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 Post subject: Re: Non-Catholic Miracles
PostPosted: Wed Jun 23, 2021 2:26 pm 
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Light of the East wrote:
Vern Humphrey wrote:
What specific obstacles stand in the way of the re-uniting of the Church? And who is it that upholds those obstacles?


I will link you to what Fr. Thomas Hopko said in this regard, speaking as an Orthodox priest:

https://www.stmaryorthodoxchurch.org/or ... tian_unity


Let's discuss a few of the "big" issues that I'm generally not clear on.....

1) Do the orthodox believe in purgatory?
2) Do the orthodox believe in an internal hell, the fate of the damned?
3) Do the orthodox believe that the Holy Spirit proceeds from the Father and the Son?
4) Do the orthodox believe in infallibility at any level of the Church?

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 Post subject: Re: Non-Catholic Miracles
PostPosted: Wed Jun 23, 2021 3:28 pm 
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[quote="Peetem".

1) Do the orthodox believe in purgatory?

"Some Eastern Orthodox sources, including the Ecumenical Patriarchate, consider Purgatory to be among "inter-correlated theories, unwitnessed in the Bible or in the Ancient Church" that are not acceptable within Orthodox doctrine, and hold to a "condition of waiting" as a more apt description of the period after death for those not borne directly to heaven."

2) Do the orthodox believe in an internal hell, the fate of the damned?

"For those who hate the Lord, the same Presence will be infinite torture, hell and eternal death. The reality for both the saved and the damned will be exactly the same when Christ “comes in glory, and all angels with Him,” so that “God may be all in all” (1 Cor 15–28)."

3) Do the orthodox believe that the Holy Spirit proceeds from the Father and the Son?

Generally, no. But the official position of the Catholic Church is that the Orthodox are not required to admit the Filioque

4) Do the orthodox believe in infallibility at any level of the Church?

"These interpretations of the Vatican decree [on infallibility] comes very near to the Orthodox belief in the infallibility of the Church. Even the stipulation that a declaration ex cathedra does not need confirmation by the Church should not be irreconcilable with Orthodox belief."


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 Post subject: Re: Non-Catholic Miracles
PostPosted: Thu Jun 24, 2021 9:52 am 
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Vern Humphrey wrote:
[quote="Peetem".

1) Do the orthodox believe in purgatory?

"Some Eastern Orthodox sources, including the Ecumenical Patriarchate, consider Purgatory to be among "inter-correlated theories, unwitnessed in the Bible or in the Ancient Church" that are not acceptable within Orthodox doctrine, and hold to a "condition of waiting" as a more apt description of the period after death for those not borne directly to heaven."

2) Do the orthodox believe in an internal hell, the fate of the damned?

"For those who hate the Lord, the same Presence will be infinite torture, hell and eternal death. The reality for both the saved and the damned will be exactly the same when Christ “comes in glory, and all angels with Him,” so that “God may be all in all” (1 Cor 15–28)."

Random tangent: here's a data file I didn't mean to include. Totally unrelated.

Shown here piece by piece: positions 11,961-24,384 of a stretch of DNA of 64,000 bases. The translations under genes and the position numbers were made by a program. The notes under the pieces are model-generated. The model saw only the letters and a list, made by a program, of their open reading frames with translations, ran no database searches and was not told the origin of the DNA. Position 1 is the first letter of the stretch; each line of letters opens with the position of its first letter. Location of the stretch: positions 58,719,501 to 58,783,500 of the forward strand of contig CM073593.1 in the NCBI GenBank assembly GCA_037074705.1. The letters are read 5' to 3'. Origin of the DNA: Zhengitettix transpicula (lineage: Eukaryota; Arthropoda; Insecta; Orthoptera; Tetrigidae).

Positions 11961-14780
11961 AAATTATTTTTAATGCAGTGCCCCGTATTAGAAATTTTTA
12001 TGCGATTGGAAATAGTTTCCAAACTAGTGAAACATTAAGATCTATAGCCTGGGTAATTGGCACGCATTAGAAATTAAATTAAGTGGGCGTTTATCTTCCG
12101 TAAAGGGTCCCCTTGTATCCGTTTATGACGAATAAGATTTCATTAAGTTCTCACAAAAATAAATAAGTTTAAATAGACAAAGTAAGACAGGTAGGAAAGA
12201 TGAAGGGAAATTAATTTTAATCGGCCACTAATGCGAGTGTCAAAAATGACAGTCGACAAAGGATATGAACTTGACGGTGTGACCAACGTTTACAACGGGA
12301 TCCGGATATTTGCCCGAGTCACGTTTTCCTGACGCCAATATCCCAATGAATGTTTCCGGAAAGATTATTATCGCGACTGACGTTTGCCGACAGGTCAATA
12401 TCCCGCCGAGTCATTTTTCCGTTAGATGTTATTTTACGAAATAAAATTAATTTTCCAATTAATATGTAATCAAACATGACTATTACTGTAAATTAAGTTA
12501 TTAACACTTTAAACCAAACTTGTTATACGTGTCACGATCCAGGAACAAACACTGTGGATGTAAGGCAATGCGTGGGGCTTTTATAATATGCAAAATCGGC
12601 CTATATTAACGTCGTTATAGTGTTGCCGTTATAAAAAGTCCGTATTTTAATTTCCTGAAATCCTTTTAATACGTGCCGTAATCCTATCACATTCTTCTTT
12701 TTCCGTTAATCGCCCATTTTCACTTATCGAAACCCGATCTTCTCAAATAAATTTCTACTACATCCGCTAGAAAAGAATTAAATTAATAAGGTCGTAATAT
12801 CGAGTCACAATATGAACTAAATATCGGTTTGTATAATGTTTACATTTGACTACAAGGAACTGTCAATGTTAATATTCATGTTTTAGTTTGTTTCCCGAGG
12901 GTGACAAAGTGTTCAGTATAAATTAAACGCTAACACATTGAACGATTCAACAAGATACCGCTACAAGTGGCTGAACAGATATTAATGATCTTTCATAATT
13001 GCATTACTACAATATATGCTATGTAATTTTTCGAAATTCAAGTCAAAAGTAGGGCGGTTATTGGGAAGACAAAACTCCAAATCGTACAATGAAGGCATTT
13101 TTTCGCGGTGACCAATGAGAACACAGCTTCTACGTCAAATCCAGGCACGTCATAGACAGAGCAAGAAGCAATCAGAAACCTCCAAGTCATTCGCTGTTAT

3) Do the orthodox believe that the Holy Spirit proceeds from the Father and the Son?

Generally, no. But the official position of the Catholic Church is that the Orthodox are not required to admit the Filioque

4) Do the orthodox believe in infallibility at any level of the Church?

"These interpretations of the Vatican decree [on infallibility] comes very near to the Orthodox belief in the infallibility of the Church. Even the stipulation that a declaration ex cathedra does not need confirmation by the Church should not be irreconcilable with Orthodox belief."


Thanks.

Are you Eastern Orthodox?

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 Post subject: Re: Non-Catholic Miracles
PostPosted: Wed Jun 30, 2021 5:22 pm 
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Quote="Peetem"

Let's discuss a few of the "big" issues that I'm generally not clear on.....

1) Do the orthodox believe in purgatory?

First of all, I do find it more than a tad odd that a Roman Catholic (Vern Humphrey) appears to be speaking for Orthodoxy. Do the Orthodox believe in Purgatory? No. But let me clarify that a bit. Purgatory is a place where you are punished for the sins that you did not confess until they are expiated. It is part and parcel of Penal Substitution theory where everything is about law and breaking the law and punishment. We Orthodox do not approach salvation in such terms. We see the after death cleansing of the soul as medicinal, not juridical. There is no punishment involved in it. And it most assuredly is not a place as described in so much Roman Catholic literature that I have read.

Purgation after death is coming into the presence of Christ and entering into the passionate fire of His love. It is analogized in Scripture as a smelting furnace where impurities are burned away by heat (fire). It is not God literally beating the hell out of our souls by punishment.


2) Do the orthodox believe in an internal hell, the fate of the damned?

I think you meant to say eternal hell, right? Going on that assumption, there is no official document in Orthodoxy which corresponds to the CCC of the Roman Church in which a belief in eternal punishment is clearly spelled out. Some Orthodox do, and to suggest to them that perhaps hell is temporary and purgative gets them into screaming fits. Most of these Orthodox are converts from Protestantism and have brought the Penal Substitution Theory and its corollary belief, eternal hell, right along with them. But there is no official document anywhere in Orthodoxy which states that eternal hell is a reality. As for those converts, I think of a saying I saw somewhere: "It's nice that they found Orthodoxy. Now let us hope that Orthodox finds them."

3) Do the orthodox believe that the Holy Spirit proceeds from the Father and the Son?

Is it in the original Creed? That's all you have to know.

4) Do the orthodox believe in infallibility at any level of the Church?[/quote]

I can't answer that specifically, other than to say that they believe that the first seven ecumenical councils are infallible, a rule of faith that MUST be believed, and are binding upon the faithful. Other than that, I don't have an answer.

Hope that helps a bit.


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 Post subject: Re: Non-Catholic Miracles